Tips for independent reading

I recently spoke to a group of middle school teachers about independent reading, and there was quite a range of feelings about the topic. Some gushed about how independent reading empowers their students, while others confessed it was the most difficult and frustrating part of their day. They described a wide range of what independent reading can look like, from a station (while other students are in small group or at the computer) to an entire class reading independently at the same time. At one school I visited, they had instituted school-wide Sustained Silent Reading (SSR) at a designated time of day to reduce distractions and interruptions. 

No matter what independent reading looks like in your school, it can be a challenge to get students to focus on reading for a designated amount of time. Third grade teacher Kate Umstatter shared some advice in this post on teaching students to stay focused. Ms. Umstatter describes how her class worked up to almost one hour/day of independent reading. Below are the six strategies she’s found to be tried and true:

1. Teach what staying focused looks, sounds, and feels like by modeling what they should do with their eyes, hands, mouths, and feet during independent reading. 

2. Relate academic stamina to physical stamina to help students understand what it means to build endurance (in a marathon and with reading).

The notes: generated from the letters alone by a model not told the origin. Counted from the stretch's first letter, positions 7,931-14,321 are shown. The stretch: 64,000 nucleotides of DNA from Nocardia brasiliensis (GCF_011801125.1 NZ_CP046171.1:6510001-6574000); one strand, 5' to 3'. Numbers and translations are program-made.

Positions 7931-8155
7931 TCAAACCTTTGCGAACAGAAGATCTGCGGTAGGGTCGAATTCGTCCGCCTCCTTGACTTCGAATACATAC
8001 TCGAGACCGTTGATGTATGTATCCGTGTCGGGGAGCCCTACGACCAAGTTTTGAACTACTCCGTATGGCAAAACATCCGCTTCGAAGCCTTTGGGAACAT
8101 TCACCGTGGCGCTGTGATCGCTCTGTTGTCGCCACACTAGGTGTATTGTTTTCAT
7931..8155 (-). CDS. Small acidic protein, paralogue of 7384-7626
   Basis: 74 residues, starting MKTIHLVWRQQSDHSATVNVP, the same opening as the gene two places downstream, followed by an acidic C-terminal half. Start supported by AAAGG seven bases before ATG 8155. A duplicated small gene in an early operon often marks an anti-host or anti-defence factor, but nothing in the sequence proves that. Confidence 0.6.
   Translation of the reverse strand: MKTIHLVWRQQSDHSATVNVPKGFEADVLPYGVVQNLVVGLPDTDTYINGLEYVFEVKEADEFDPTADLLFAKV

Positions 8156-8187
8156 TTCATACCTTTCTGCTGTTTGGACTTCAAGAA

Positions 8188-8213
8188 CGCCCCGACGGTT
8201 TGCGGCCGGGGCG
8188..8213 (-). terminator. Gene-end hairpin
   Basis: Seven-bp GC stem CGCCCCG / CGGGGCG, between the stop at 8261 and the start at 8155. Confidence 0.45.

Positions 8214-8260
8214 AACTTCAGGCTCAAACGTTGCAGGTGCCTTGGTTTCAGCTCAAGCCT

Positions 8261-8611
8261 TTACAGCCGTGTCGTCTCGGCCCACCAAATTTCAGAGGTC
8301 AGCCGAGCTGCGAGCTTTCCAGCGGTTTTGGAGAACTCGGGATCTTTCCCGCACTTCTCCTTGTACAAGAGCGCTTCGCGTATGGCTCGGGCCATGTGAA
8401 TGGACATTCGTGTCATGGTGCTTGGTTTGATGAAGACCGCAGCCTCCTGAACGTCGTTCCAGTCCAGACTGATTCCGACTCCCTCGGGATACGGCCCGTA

3. Teach how to refocus by giving guidance on what to do (e.g., breathe deeply) when they’re off track.

4. Use visuals to track reading progress and motivate students.

5. Differentiate by using a variety of strategies and accommodations to help all students increase endurance.

6. Encourage students to reflect regularly by thinking about what keeps them from focusing (sitting by a friend, worrying, hunger) and identifying ways to overcome any issues.

Do you have any strategies that help your students read independently? Share them below.

Photo: Enokson

Comments

I also make sure that my kids are reading books that are on their level. Nothing turns a kid off to reading like reading books that are too hard (or too easy, for that matter!). When students are in "just right" books, they are more engaged, think about their reading more, comprehend at a higher level, and most importantly...they enjoy it!! :)

I completely agree helping students finding those "just right" books is incredibly important. Thanks, Kayla!